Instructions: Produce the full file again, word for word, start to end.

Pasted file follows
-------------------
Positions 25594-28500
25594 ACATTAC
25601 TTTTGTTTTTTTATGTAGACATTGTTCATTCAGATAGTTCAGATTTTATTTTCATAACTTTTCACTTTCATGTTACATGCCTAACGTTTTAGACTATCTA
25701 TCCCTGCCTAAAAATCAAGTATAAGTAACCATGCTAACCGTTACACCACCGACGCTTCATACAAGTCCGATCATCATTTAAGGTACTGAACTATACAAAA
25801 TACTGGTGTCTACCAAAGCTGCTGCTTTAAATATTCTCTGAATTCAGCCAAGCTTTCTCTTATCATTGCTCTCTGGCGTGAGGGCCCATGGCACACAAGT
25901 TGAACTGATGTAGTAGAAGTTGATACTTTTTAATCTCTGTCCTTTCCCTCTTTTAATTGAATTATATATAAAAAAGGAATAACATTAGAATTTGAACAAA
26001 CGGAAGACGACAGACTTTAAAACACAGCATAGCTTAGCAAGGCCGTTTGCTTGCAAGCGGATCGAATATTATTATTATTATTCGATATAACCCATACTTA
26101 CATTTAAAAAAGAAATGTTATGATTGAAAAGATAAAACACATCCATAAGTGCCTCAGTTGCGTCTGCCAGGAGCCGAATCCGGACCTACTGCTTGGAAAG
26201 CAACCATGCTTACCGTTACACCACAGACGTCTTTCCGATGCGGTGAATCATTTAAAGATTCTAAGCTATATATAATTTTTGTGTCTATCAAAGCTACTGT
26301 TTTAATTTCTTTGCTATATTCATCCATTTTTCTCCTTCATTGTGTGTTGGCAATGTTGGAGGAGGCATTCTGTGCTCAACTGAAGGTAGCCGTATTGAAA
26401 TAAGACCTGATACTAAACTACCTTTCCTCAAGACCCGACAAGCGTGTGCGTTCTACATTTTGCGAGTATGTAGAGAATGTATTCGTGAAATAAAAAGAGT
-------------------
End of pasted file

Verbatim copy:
Positions 25594-28500
25594 ACATTAC
25601 TTTTGTTTTTTTATGTAGACATTGTTCATTCAGATAGTTCAGATTTTATTTTCATAACTTTTCACTTTCATGTTACATGCCTAACGTTTTAGACTATCTA
25701 TCCCTGCCTAAAAATCAAGTATAAGTAACCATGCTAACCGTTACACCACCGACGCTTCATACAAGTCCGATCATCATTTAAGGTACTGAACTATACAAAA
25801 TACTGGTGTCTACCAAAGCTGCTGCTTTAAATATTCTCTGAATTCAGCCAAGCTTTCTCTTATCATTGCTCTCTGGCGTGAGGGCCCATGGCACACAAGT
25901 TGAACTGATGTAGTAGAAGTTGATACTTTTTAATCTCTGTCCTTTCCCTCTTTTAATTGAATTATATATAAAAAAGGAATAACATTAGAATTTGAACAAA
26001 CGGAAGACGACAGACTTTAAAACACAGCATAGCTTAGCAAGGCCGTTTGCTTGCAAGCGGATCGAATATTATTATTATTATTCGATATAACCCATACTTA
26101 CATTTAAAAAAGAAATGTTATGATTGAAAAGATAAAACACATCCATAAGTGCCTCAGTTGCGTCTGCCAGGAGCCGAATCCGGACCTACTGCTTGGAAAG
26201 CAACCATGCTTACCGTTACACCACAGACGTCTTTCCGATGCGGTGAATCATTTAAAGATTCTAAGCTATATATAATTTTTGTGTCTATCAAAGCTACTGT
26301 TTTAATTTCTTTGCTATATTCATCCATTTTTCTCCTTCATTGTGTGTTGGCAATGTTGGAGGAGGCATTCTGTGCTCAACTGAAGGTAGCCGTATTGAAA
26401 TAAGACCTGATACTAAACTACCTTTCCTCAAGACCCGACAAGCGTGTGCGTTCTACATTTTGCGAGTATGTAGAGAATGTATTCGTGAAATAAAAAGAGT